Authors: Ehlers AP, Oelschlager BK, Pellegrini CA, Wright AS, Saunders MD, Flum DR, He H, Farjah F
Title: Achalasia Treatment, Outcomes, Utilization, and Costs: A Population-Based Study from the United States.
Journal: J Am Coll Surg 225(3):380-386
Date: 2017 Sep
Abstract: BACKGROUND: Randomized trials show that pneumatic dilation (PD) ≥30 mm and laparoscopic myotomy (LM) provide equivalent symptom relief and disease-related quality of life for patients with achalasia. However, questions remain about the safety, burden, and costs of treatment options. STUDY DESIGN: We performed a retrospective cohort study of achalasia patients initially treated with PD or LM (2009 to 2014) using the Truven Health MarketScan Research Databases. All patients had 1 year of follow-up after initial treatment. We compared safety, health care use, and total and out-of-pocket costs using generalized linear models. RESULTS: Among 1,061 patients, 82% were treated with LM. The LM patients were younger (median age 49 vs 52 years; p < 0.01), but were similar in terms of sex (p = 0.80) and prevalence of comorbid conditions (p = 0.11). There were no significant differences in the 1-year cumulative risk of esophageal perforation (LM 0.8% vs PD 1.6%; p = 0.32) or 30-day mortality (LM 0.3% vs PD 0.5%; p = 0.71). Laparoscopic myotomy was associated with an 82% lower rate of reintervention (p < 0.01), a 29% lower rate of subsequent diagnostic testing (p < 0.01), and a 53% lower rate of readmission (p < 0.01). Total and out-of-pocket costs were not significantly different (p > 0.05). CONCLUSIONS: In the US, LM appears to be the preferred treatment for achalasia. Both LM and PD appear to be safe interventions. Along a short time horizon, the costs of LM and PD were not different. Mirroring findings from randomized trials, LM is associated with fewer reinterventions, less diagnostic testing, and fewer hospitalizations.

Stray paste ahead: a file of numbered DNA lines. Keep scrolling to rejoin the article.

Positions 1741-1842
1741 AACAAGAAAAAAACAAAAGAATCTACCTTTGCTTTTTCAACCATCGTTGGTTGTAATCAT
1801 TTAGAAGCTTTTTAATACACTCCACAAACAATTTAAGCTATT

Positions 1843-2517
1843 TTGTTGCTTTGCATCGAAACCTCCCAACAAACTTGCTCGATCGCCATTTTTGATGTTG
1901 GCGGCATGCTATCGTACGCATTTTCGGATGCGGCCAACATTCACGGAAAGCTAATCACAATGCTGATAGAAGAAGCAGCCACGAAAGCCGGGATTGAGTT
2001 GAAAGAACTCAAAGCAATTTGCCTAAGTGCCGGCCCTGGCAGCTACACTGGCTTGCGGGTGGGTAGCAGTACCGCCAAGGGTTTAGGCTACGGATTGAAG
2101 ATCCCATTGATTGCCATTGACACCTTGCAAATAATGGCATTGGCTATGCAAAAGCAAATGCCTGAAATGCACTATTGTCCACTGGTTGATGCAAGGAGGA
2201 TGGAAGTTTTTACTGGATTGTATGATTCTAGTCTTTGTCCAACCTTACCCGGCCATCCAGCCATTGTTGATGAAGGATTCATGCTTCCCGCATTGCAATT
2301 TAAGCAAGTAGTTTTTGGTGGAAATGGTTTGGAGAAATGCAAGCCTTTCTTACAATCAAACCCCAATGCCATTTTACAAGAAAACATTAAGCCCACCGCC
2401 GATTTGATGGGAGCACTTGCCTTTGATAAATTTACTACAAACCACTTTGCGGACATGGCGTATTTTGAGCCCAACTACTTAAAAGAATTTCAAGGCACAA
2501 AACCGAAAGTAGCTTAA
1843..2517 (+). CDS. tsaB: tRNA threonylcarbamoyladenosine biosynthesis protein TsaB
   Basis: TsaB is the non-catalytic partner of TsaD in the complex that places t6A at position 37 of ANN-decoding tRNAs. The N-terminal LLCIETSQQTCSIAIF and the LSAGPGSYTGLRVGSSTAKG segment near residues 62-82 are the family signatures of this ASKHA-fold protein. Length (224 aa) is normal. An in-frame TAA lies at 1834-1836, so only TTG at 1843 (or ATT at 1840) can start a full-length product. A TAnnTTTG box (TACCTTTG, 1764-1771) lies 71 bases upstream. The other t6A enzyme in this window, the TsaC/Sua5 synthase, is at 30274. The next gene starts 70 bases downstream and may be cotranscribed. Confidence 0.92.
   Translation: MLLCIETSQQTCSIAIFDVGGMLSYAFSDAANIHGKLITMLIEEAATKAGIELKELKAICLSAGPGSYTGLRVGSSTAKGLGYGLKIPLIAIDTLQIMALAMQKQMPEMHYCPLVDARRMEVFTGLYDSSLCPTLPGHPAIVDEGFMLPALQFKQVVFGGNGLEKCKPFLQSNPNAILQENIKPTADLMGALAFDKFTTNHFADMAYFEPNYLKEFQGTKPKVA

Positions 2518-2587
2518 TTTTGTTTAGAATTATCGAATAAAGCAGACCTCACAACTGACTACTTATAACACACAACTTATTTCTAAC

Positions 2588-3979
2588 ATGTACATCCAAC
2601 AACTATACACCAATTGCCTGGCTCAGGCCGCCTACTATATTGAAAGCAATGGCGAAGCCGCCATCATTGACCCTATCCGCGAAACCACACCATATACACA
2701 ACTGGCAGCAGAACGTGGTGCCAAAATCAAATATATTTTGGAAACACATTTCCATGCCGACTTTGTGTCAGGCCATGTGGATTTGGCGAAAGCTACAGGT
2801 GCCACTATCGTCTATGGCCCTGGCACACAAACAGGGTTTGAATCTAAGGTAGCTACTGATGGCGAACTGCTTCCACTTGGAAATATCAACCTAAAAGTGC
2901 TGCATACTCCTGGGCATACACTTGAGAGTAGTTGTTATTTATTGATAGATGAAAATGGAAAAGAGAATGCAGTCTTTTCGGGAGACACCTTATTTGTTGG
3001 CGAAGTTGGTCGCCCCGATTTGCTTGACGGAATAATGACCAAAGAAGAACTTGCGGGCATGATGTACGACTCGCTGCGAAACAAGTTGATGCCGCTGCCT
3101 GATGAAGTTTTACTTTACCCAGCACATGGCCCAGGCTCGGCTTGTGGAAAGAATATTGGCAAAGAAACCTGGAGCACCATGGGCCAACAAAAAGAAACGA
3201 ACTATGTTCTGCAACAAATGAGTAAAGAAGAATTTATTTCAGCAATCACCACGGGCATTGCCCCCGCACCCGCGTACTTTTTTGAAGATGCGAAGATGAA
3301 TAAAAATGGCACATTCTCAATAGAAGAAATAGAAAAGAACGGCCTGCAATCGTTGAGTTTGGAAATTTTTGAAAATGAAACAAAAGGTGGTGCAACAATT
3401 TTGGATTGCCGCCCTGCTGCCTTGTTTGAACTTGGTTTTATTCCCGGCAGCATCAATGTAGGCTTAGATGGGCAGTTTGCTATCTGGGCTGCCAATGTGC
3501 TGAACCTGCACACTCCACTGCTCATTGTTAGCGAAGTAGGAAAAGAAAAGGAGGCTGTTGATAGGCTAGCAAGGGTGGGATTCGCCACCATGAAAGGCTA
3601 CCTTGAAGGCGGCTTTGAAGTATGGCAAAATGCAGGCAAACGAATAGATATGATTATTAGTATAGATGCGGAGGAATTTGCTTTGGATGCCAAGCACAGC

Last Updated: 02 Mar 2015